So when patients (or their family members) ask me about their prognosis or if they will ever get better, I said truthfully “You will get better. Not all conditions can be cured… but they do get better. But how much better you get depends on YOU.”
And that’s the problem. And that’s also the solution.
YOU are the solution. Regardless of your background! Regardless of your advantages and disadvantages in your past! Regardless of what had happened to you in the past and the present, YOU are the solution to your own problems. Make that decision to take your medication. Make that decision to not let your past determine your future. Make that decision to put some effort in doing all those lifestyle changes! Make that decision to do your CBT homework! Make that decision to feed your thoughts with positive self-affirmations as you were taught to do in your CBT sessions. Make that decision to practice that deep breathing exercise and the relaxation techniques taught to you. Do it for you!
Because I cannot do it for you.
What are the values you must internalize in order to move forward DESPITE your past andyour disadvantages?
Because trust me, if everyone can behave badly by citing random disappointing things that had happened in their lives as the cause of their depression/borderline personality/ antisocial personality/addiction, then everyone can get away with crimes because “oh, it is not my fault. I had a deprived and disadvantageous childhood, you know”.
“Oh, I murdered that guy because he reminded me of an ustaz in a Maahad Tahfiz who had sexually abused and sodomized me when I was younger! It’s not my fault. Don’t judge me if you don’t know my past.”
But when you are arrested by the police and subsequently sent to be evaluated in Hospital Bahagia Ulu Kinta, we will only determine whether or not you were of sound mind when you had committed that murder and whether or not you are fit to plead! Regardless of whatever bad past experiences you had, we are only going to be interested in the soundness of your mind! We are only interested to know whether you knew what you did was wrong and contrary to the law! That’s it! We might be interested in your past… but only up to a point. The court may take note that you used to have a disadvantageous childhood… but you will STILL be punished. It is only right for you to be punished. Your bad past will not suffice in the court of law to justify your crime!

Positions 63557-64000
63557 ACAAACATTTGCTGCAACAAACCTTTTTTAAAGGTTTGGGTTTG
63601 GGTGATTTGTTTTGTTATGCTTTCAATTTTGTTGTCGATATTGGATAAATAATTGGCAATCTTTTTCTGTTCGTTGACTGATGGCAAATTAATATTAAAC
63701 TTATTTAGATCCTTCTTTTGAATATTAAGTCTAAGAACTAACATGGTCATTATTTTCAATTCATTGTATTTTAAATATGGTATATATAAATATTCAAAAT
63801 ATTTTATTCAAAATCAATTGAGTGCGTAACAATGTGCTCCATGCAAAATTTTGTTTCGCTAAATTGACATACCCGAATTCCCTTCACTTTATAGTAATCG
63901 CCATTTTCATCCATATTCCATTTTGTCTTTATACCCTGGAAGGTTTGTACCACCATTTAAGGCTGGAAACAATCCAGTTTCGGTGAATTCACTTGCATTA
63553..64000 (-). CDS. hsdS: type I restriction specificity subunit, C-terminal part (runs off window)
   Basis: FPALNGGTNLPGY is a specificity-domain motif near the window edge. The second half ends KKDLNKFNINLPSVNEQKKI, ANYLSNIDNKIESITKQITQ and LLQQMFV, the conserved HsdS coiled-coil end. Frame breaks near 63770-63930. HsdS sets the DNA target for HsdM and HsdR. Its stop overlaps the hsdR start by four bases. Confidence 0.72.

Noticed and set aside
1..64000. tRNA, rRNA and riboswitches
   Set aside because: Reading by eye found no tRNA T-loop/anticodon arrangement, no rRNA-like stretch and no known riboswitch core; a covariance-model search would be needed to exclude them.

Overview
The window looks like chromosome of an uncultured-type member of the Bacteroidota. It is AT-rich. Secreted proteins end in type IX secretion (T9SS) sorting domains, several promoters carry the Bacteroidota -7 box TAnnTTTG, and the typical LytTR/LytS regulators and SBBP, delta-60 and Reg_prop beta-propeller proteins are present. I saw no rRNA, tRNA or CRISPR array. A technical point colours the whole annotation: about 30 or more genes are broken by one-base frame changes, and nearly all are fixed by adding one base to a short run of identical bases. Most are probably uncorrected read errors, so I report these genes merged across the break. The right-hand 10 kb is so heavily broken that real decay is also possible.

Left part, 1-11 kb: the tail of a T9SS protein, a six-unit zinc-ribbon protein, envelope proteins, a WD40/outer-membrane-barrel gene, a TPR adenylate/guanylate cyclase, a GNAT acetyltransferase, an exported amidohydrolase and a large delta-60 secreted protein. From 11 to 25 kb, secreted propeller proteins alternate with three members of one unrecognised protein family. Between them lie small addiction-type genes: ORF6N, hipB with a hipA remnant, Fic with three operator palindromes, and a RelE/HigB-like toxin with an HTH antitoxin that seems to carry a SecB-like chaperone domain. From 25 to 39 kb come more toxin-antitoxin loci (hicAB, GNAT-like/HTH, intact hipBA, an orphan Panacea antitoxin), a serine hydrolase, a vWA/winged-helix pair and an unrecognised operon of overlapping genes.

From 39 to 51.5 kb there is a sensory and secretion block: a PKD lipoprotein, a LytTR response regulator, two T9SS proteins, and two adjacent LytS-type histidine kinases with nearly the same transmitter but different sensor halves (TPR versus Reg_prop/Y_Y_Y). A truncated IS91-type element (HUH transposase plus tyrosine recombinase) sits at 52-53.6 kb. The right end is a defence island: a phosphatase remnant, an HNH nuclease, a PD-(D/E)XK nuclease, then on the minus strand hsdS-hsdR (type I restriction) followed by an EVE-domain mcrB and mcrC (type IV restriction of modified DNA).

Regardless of whatever childhood adversities you have experienced, by the age of 18 you will be treated like an adult in the court of law! You would be assumed to have had the maturity of an adult and you are accountable for your own action. You cannot turn around and blame your parents when you are addicted to drugs… because your siblings who are NOT addicted to drugs ALSO have the same parents as you! The judge in court will not entertain wishy-washy, sappy sob story of an excuse like that! Even in Islam, we are accountable for our sins at the age of puberty! The reality should not be distorted to adjust to YOUR subjective experience! Instead, regardless of whatever bad experiences you have had, you must make the effort to adjust to the reality. If anyone can be excused based on ‘subjective’ experiences of childhood disadvantages, then that’s it! There should be no law and order. Everything must be grey and blurry, then!
Likewise, the reality is such that when you behave in a counter-productive manner or in a socially inappropriate manner, most people will reject you. Regardless of your past! People who are going to deal with you day in and day out are not going to care about how difficult your past was after a certain point! Their sympathy can only go so far. So the onus is on YOU to rise above your past and change your behaviour if you want to lead a fulfilling life. And we are here to help you do that. But you must be willing to put in some effort without always blaming others for every single thing that goes wrong in your life.
In Psychiatry, we also learn that there are certain risk factors that predispose someone to having depression or other mental illness. But some people do cope well with life despite having those risk factors! How come?